There may have been a plan B, but in the event of failure, Eisenhower was prepared to establish who was accountable, whose head should roll if anyone’s should.

Eisenhower took full responsibility.

Our landings in the Cherbourg-Havre area have failed to gain a satisfactory foothold and I have withdrawn the troops. My decision to attack at this time and place was based upon the best information available. The troop, the air [force] and the navy did all that bravery and devotion to duty could do. If any blame or fault attaches to the attempt, it is mine alone.

Do you think anyone in the U.S. command would write such a thing today?  I have several candidates.  Who do you think is leader enough to shoulder the blame for such a massive, hypothetical debacle?

  • The message may also be viewed here. Yes, it’s incorrectly dated July 5 — should have been June 5.

This is an encore post.


No, Henry Wallace would not have been president long, had FDR died a few months early

March 25, 2011

Oh, it’s a technical quibble, I know.

Henry Wallace campaign button from 1948

Henry Wallace campaign button, probably from 1948. R. Emmett Tyrell worries unnecessarily that Henry Wallace might have been president, had FDR died a few months earlier.

I’ve read R. Emmett Tyrell for years.  Back in the day, when American Spectator was scratching to get anyone to read, they sent me free copies — I presume because they got my name off of a list for National Review.  At some point they decided they could actually get someone to pay for the magazine, and I fell off their list.

It was a fun read back then.  American Spectator showed up on newsprint, not slick paper.  There was a college newspaper feel to it.  They had a great section called “Brayings from the barnyard,” in which they’d quote stupid things that people said.  That was the first place I encountered the old saw, “Those whom the gods destroy, they first make mad.”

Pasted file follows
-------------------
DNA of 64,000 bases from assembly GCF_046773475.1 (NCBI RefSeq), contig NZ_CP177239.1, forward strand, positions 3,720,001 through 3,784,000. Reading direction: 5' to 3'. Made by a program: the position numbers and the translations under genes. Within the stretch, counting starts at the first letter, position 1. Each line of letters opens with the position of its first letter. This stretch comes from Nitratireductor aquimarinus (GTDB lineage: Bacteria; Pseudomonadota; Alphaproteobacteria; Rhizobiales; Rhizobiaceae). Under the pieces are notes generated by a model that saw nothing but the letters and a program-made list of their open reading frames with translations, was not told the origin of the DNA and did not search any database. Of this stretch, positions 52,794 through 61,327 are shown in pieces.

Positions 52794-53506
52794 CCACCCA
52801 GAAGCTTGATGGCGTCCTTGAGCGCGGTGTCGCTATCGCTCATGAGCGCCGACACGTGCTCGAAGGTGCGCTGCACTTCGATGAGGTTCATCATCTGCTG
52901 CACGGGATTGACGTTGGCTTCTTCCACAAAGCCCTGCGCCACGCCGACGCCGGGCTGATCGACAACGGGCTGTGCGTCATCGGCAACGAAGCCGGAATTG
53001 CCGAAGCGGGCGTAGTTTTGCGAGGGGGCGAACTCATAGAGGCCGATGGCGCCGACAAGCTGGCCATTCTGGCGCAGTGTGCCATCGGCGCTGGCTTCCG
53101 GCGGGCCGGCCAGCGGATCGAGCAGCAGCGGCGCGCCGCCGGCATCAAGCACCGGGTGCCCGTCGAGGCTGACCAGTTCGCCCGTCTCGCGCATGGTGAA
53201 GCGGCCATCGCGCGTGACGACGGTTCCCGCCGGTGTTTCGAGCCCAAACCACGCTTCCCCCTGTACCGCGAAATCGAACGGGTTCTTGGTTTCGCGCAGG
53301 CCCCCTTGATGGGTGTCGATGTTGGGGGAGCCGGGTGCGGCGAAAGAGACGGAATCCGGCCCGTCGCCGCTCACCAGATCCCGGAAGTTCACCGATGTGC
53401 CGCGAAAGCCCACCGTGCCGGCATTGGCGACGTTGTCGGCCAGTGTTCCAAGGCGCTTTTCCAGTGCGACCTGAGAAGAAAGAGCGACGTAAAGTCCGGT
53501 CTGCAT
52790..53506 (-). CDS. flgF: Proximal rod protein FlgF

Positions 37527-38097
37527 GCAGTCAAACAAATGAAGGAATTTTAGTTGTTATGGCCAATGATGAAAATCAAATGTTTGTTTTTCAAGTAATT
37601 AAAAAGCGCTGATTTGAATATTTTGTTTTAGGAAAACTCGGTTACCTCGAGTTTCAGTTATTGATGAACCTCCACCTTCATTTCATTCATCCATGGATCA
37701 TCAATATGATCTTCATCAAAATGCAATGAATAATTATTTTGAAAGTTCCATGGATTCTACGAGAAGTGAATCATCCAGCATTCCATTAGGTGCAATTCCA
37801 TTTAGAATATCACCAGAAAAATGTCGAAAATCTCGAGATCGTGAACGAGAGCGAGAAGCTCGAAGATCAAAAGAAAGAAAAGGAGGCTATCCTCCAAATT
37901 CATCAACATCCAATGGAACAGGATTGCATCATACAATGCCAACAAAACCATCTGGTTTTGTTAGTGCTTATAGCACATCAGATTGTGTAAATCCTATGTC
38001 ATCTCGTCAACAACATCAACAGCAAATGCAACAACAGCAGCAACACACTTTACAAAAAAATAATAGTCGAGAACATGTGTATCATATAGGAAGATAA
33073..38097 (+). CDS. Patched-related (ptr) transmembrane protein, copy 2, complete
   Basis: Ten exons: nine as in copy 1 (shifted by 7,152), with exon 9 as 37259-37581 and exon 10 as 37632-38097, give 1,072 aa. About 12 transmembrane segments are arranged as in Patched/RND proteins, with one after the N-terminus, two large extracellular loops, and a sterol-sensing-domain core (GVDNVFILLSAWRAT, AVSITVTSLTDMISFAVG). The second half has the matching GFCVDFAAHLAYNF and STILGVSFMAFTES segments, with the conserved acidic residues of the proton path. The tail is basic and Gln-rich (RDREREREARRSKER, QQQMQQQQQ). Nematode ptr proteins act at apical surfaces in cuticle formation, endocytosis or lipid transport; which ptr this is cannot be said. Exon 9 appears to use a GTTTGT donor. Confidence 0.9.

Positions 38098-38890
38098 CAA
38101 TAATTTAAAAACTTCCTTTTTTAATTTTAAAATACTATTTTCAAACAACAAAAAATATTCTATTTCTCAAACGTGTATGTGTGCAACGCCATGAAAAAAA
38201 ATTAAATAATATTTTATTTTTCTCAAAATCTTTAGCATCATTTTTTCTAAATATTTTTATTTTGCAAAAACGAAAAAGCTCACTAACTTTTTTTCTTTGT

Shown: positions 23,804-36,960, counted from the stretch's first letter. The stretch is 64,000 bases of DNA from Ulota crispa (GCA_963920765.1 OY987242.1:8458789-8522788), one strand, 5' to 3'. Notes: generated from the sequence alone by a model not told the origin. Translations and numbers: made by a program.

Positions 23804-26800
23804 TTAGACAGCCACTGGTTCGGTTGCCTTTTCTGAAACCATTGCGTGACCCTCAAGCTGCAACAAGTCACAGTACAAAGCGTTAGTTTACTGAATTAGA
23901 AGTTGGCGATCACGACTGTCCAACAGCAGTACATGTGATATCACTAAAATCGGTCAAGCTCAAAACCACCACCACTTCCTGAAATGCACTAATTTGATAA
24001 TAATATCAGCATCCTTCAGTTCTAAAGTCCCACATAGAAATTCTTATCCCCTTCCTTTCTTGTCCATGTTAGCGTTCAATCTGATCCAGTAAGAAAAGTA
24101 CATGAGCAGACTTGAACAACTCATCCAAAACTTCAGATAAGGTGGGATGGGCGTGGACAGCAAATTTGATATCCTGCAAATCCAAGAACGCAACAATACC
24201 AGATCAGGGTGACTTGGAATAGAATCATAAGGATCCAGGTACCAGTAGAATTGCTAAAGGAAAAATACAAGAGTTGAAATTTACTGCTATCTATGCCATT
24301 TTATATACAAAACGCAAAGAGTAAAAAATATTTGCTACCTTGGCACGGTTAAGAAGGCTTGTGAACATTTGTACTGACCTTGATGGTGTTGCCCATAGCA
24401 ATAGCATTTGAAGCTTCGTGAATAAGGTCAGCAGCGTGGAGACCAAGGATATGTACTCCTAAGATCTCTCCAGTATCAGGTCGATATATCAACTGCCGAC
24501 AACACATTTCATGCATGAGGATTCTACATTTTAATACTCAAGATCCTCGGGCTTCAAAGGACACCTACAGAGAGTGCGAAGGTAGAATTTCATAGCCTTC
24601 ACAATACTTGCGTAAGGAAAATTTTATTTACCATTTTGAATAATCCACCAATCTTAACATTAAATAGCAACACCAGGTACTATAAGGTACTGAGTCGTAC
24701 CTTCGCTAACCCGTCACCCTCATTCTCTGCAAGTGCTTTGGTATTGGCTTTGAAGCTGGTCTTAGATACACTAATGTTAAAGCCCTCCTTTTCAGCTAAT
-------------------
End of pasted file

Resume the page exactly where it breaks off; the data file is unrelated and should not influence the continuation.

And I’m sure that, had he thought about it for three minutes, he wouldn’t have written it.  But Tyrell didn’t think.

In the on-line blog for the Spectator, in the traditionally-named “The Current Crisis,” Tyrell wrote:

Progressives have long been in favor of One World vouchsafed by the United Nations. Henry Wallace, Franklin Delano Roosevelt’s second vice president and the 1948 presidential candidate for the Progressive Party, spoke of it often. On the campaign trail in 1948 he spoke of “jobs, peace, and freedom” that “can be attained together and make possible One World, prosperous and free, within our lifetime.” He too promised to coordinate policy through the United Nations. Had President Roosevelt died but six months earlier, America would have had this fantastico in the White House. As it was, in one last act of cunning for his country, Roosevelt maneuvered Wallace out of the vice presidency and Harry Truman in. Harry was green but he was not naïve. We came that close to Henry Wallace and his “Gideon’s Army” in the White House.